Reread Jan 2014For once I’m doing a singleton review, not really for any reason other than the fact that I’ve got two pairs of Viragoes and two non-fiction books coming up, and this one really belongs to the Month of Re-Reading. I’ve talked about how I felt the month went on my last post: it was enjoyable and I did have some real highlights, although I was disappointed to find one author did not bear re-reading (then again, I now have an attractive patch of empty bookshelf to fill) and another was not as I’d remembered.

This one, however, was also not how I’d remembered … but in a good way!

Thomas Hardy – “Jude the Obscure”

(not sure when I acquired this: it’s a Penguin Classic but a bit more battered and faded than I’d assume from the fact that I’ve only read it once before. No date written inside. Let’s just call it a mystery.)

I was slightly dreading reading this one, but I had read all of the other books in Ali’s Thomas Hardy project, so it seemed right that I attempted it. I don’t think I was avoiding it by leaving it to the last in my Month of Re-Reading pile: each book in the Hardy project has two months allotted to it, so I knew it was OK to let it spill into February. Anyway, I recalled it as being relentlessly miserable, with one scene in particular sticking in my mind (OK, one scene, total. I don’t think I’ve read this since I was about 19, mind. There have been a lot of books under the bridge since then).

In fact, of course, there’s much to enjoy in this tale of a man struggling against his class, family background and education and failing in his self-imposed task about being a self-made man. The epigraph of this book could be “A little learning is a dangerous thing”, actually, as Jude is maybe given ideas he can’t ever fulfil by his reading, and his Sue is full of half-digested readings and understandings which make her get in ever such a muddle. Is that patronising? I don’t know. But this book is full of ideas about one’s station, as well as about the changing society of the time at which it’s set. Actually, I’m very glad that I was reading this for pleasure and not for study, as my Eng-Lit-trained mind kept noticing echoes and predictions, but I was able to bat them away to a large extent and just enjoy my read.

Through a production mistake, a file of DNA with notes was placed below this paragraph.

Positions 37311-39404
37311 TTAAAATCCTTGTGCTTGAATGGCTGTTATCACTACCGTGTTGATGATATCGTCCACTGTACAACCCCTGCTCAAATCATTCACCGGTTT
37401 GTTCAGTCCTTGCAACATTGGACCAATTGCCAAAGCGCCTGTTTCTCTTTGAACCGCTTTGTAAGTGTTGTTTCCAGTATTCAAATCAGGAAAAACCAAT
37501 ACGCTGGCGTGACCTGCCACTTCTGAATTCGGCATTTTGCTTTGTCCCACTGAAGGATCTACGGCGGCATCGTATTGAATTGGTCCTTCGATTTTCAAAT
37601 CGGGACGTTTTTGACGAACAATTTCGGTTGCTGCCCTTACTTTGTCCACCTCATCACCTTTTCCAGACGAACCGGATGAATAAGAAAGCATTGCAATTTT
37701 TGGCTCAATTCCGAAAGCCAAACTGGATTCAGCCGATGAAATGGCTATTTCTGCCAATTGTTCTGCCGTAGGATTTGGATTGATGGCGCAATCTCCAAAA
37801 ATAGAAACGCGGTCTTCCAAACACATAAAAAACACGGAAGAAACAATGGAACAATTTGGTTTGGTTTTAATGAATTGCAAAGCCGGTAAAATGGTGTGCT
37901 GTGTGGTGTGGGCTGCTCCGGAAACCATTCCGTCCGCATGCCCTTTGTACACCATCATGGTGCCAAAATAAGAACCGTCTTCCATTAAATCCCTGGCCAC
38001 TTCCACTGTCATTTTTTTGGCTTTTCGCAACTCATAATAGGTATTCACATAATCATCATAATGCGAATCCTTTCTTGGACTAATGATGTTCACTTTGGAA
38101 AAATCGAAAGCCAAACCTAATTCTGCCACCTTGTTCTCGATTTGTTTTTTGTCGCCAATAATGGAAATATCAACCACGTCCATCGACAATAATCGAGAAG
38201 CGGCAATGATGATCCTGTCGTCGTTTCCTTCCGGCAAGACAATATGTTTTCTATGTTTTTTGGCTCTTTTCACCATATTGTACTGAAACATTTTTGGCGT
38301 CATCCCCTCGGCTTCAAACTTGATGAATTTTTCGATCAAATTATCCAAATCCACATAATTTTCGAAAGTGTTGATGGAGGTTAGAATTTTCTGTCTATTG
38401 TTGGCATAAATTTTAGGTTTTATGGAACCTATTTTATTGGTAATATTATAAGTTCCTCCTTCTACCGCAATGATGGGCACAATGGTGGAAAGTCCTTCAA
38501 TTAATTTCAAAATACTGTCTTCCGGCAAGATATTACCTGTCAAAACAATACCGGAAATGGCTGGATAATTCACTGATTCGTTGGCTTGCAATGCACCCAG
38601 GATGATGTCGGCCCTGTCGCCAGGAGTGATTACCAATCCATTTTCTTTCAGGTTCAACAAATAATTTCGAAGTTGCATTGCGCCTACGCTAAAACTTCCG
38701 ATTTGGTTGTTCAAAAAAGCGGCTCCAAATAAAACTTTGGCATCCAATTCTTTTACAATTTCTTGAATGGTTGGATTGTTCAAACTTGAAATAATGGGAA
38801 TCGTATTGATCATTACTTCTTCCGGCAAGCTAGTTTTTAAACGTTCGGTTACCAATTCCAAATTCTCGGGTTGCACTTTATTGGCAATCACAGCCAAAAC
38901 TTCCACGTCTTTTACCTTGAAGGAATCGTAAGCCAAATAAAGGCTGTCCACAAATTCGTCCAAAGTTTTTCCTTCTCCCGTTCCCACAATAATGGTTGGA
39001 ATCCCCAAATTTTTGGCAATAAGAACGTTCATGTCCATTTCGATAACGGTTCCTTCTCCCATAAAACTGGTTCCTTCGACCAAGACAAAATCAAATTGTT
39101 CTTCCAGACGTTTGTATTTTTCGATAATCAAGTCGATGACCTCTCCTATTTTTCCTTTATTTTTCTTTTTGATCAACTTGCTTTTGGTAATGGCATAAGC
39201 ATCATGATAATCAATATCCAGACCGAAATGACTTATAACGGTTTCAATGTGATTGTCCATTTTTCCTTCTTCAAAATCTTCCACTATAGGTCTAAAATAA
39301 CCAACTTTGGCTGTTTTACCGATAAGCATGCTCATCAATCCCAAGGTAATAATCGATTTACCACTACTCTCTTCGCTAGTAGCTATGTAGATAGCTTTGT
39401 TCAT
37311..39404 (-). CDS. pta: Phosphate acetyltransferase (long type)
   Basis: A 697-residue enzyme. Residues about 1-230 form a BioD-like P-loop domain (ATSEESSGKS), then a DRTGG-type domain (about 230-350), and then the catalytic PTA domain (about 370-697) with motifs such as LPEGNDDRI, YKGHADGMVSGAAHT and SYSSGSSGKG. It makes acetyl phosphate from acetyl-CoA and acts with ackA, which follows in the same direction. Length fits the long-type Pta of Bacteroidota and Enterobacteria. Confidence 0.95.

It’s a fairly hefty novel, but a page-turner. In addition, the descriptions of both the North Wessex countryside and the great city of Oxford are beautifully done. Instead of the rustic chorus of the earlier, entirely rural, novels, the chorus here is of ladies of doubtful reputation and working men who frequent pubs, and they fill just enough of the background not to irritate.

The story is a good one, although to me, Jude seems sometimes to be something of a cipher, a figure full of meaning and metaphor, but curiously passive, inertly succumbing to the wills of the more assertive females in the book, even to the last. The weird child, Father Time, as the introduction to my copy of the book confirms, is not particularly believable and just has to be swallowed, like the more unlikely events in a Restoration Tragedy: I found his character and actions almost Dickensian, or maybe he feels like he belongs in one of the short stories, which can be darker and more odd than the novels.

But Hardy has too many things to say about the restrictions that marriage and convention impose on love and, particularly, women (I did like the part where they fled the Register Office owing to its dismal aspect), and on women’s right to independence, as well as progress and the ‘modern’ world to be spoiled by a peculiar plot device, and so I can forgive him for it. I also found Jude an attractive character, but must admit more of a regard for Arabella than for the over-thinking Sue, a lesser woman, I feel, than the magnificent Tess or other Hardy heroines.

All in all, I’m very glad that I re-read this novel. I couldn’t, in the end, put it down, even when breakfast and work were calling me – the mark of a good book, indeed.


Currently reading: I’m reading the excellent “Rip it up and Start Again”, an exhaustive study of the history of post-punk music, and having a slight Virago-fest, brought on by (finally) reaching the rich seam of dark green spines put in place in July with our holiday in the Lake District.